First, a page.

First of all, if you haven’t read my appeal on behalf of the Portage Theater, go read that first. Seriously.
Okay, so now that you’re back…I seem to remember that the Indie Horror Film Festival was the one that used to run at the Egyptian in De Kalb. Spook Show Entertainment recently made a deal to move all of its fests to the Portage, and that includes the Indie Horror Film Festival.
Unlike the Movieside events I’ve covered (Terror in the Aisles, the Music Box Massacre), the IHFF was a multi-day event, so I’m breaking coverage up day-by-day for your reading convenience.
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Inital thoughts: I wasn’t really sure what to expect from the IHFF: “indie” is one of those words that’s so nebulous that it’s almost meaningless, particularly when it comes to film. I mean, yes, independent from the Hollywood studio establishment, but how far do you take that? Do the so-called “mini-majors” such as Lionsgate or Dreamworks count? How about films that are self-financed but score distro deals with the majors? I have some sympathy for Drudgie’s definition of what “indie” isn’t (as laid out in his review of Dead Bodies Everywhere), although the definition doesn’t really cover what “indie” is independent from.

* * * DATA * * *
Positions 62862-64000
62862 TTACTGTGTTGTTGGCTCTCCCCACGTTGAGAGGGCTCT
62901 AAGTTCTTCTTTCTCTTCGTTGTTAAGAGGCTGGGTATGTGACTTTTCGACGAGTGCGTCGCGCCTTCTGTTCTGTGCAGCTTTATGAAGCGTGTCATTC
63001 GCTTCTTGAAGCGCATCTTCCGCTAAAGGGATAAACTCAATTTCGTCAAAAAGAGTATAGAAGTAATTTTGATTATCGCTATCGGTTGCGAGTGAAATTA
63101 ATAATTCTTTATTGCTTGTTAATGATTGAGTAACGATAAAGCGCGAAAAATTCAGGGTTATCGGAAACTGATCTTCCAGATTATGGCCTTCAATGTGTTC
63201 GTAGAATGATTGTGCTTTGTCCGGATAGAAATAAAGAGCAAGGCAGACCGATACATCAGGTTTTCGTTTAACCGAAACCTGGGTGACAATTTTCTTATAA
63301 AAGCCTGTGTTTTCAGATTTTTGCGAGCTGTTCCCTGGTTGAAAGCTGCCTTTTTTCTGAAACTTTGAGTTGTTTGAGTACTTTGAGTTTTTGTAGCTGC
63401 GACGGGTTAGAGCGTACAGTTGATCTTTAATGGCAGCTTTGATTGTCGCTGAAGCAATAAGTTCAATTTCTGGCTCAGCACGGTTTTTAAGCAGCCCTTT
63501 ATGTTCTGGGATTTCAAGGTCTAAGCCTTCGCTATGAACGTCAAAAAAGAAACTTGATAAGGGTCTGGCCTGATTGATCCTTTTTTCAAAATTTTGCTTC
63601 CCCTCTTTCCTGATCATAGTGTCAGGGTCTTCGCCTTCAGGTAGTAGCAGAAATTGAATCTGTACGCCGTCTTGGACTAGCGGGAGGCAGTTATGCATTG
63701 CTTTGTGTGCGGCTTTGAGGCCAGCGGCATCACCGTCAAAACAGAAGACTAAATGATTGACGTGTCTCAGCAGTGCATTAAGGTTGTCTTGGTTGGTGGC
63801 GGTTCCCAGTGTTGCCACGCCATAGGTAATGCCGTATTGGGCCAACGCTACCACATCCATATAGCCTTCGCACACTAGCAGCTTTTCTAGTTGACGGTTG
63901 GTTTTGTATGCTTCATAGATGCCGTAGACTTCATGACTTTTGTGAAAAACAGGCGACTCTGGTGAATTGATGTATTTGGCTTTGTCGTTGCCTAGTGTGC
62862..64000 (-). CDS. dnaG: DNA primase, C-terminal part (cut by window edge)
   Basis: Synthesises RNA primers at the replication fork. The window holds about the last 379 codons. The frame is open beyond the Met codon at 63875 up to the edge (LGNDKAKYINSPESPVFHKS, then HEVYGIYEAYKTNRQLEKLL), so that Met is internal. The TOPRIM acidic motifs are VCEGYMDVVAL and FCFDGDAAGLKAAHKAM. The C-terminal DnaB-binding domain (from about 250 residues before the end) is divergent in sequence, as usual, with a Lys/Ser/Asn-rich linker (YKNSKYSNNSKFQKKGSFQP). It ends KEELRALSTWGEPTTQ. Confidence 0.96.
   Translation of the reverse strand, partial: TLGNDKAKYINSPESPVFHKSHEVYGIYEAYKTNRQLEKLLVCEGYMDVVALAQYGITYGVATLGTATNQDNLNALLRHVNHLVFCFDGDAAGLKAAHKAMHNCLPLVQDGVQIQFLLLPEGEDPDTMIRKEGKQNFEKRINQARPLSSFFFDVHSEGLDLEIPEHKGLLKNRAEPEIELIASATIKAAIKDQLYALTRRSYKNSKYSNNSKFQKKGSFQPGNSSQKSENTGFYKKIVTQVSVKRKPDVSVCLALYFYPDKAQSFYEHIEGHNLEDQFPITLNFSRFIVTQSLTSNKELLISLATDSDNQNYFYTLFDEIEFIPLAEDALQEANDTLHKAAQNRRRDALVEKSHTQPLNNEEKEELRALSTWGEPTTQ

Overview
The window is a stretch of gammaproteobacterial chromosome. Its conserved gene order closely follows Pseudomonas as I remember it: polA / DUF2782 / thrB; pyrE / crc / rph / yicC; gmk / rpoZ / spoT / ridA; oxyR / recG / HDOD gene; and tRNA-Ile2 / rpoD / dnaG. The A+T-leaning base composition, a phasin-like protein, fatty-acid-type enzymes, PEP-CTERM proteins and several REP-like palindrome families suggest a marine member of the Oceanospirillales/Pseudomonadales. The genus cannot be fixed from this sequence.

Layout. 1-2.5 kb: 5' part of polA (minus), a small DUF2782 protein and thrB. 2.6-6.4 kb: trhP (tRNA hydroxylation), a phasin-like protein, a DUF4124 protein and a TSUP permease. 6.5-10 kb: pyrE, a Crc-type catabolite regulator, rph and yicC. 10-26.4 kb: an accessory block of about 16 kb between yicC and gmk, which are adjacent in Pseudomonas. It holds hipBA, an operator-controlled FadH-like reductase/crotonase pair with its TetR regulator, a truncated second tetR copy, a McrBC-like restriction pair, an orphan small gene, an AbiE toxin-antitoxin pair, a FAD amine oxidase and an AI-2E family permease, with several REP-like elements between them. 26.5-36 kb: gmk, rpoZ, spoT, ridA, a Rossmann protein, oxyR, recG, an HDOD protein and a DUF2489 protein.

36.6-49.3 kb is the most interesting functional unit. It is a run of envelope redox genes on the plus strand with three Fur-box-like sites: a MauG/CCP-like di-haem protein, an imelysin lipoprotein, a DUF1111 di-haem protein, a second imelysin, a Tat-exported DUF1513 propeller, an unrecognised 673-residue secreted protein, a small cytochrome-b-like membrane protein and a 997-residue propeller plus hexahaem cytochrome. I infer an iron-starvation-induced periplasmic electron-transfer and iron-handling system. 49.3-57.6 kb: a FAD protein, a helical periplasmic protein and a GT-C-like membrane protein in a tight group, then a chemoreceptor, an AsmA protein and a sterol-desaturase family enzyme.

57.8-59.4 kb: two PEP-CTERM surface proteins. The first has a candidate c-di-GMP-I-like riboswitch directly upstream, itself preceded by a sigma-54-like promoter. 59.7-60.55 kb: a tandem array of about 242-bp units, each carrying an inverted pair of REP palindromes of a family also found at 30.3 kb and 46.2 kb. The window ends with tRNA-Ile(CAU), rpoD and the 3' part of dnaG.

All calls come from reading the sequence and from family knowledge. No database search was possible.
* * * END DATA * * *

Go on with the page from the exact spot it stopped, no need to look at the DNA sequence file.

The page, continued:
“Indie” can run the gamut from slick (if low-budget) productions with known actors to “backyard” productions from a gang of friends with a video camera and a few thousand bucks to spend. Most of the IFHH’s offerings fall into the latter category, and indeed there was a lot of local talent on display (and indeed, if you were paying attention to the credits, you started seeing a lot of names pop up on four or five productions–I think I saw a third of Heather Dorff’s body of work over three days).
Let’s all go to the lobby: Like the Movieside events, there are a number of special guests and merch tables set up in the lobby. Horror novelist John Everson, whose name rings a faint bell, was present on all three days. Ari Lehman, who played young Jason Voorhees in the first Friday the 13th film, was present on Friday. I had expected a couple of video vendors to be present, hawking wares, but there really wasn’t.
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And now, on to the movies!
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Plastic (Jose Carlos Gomez, 2010)